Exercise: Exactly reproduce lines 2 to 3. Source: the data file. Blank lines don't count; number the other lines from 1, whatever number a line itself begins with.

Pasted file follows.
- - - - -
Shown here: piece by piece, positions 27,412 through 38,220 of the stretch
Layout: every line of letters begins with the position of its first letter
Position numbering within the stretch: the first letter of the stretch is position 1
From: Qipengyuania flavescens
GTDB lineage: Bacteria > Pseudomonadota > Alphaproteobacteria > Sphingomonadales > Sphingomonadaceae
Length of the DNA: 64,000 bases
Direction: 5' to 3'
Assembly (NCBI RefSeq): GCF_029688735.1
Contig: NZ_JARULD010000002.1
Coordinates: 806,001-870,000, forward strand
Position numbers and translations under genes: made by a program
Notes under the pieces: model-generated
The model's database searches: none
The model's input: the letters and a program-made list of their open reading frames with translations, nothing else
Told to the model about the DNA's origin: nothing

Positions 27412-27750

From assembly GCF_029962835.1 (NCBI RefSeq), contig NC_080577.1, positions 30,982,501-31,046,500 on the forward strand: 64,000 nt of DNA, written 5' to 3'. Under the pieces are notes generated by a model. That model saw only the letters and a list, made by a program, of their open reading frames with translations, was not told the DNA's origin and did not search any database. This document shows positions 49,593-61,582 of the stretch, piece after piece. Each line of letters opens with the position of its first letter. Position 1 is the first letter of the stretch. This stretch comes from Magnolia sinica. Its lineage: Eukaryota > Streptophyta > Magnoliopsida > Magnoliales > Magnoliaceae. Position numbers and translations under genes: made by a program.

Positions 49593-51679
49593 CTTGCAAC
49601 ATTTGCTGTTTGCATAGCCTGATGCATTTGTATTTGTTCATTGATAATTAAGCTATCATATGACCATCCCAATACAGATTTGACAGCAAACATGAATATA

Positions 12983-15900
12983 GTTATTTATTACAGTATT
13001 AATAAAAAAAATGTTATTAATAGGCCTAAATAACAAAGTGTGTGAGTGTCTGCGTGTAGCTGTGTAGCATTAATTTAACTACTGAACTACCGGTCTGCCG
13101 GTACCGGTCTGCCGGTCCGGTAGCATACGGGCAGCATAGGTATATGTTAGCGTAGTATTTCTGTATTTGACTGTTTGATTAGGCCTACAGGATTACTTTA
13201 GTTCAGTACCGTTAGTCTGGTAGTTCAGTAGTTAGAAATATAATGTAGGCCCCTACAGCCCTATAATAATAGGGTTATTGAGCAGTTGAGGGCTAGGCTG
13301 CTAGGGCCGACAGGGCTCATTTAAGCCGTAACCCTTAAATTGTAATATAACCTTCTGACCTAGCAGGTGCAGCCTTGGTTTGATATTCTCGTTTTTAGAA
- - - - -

Layout: every line of letters begins with the position of its first letter
Position numbering within the stretch: the first letter of the stretch is position 1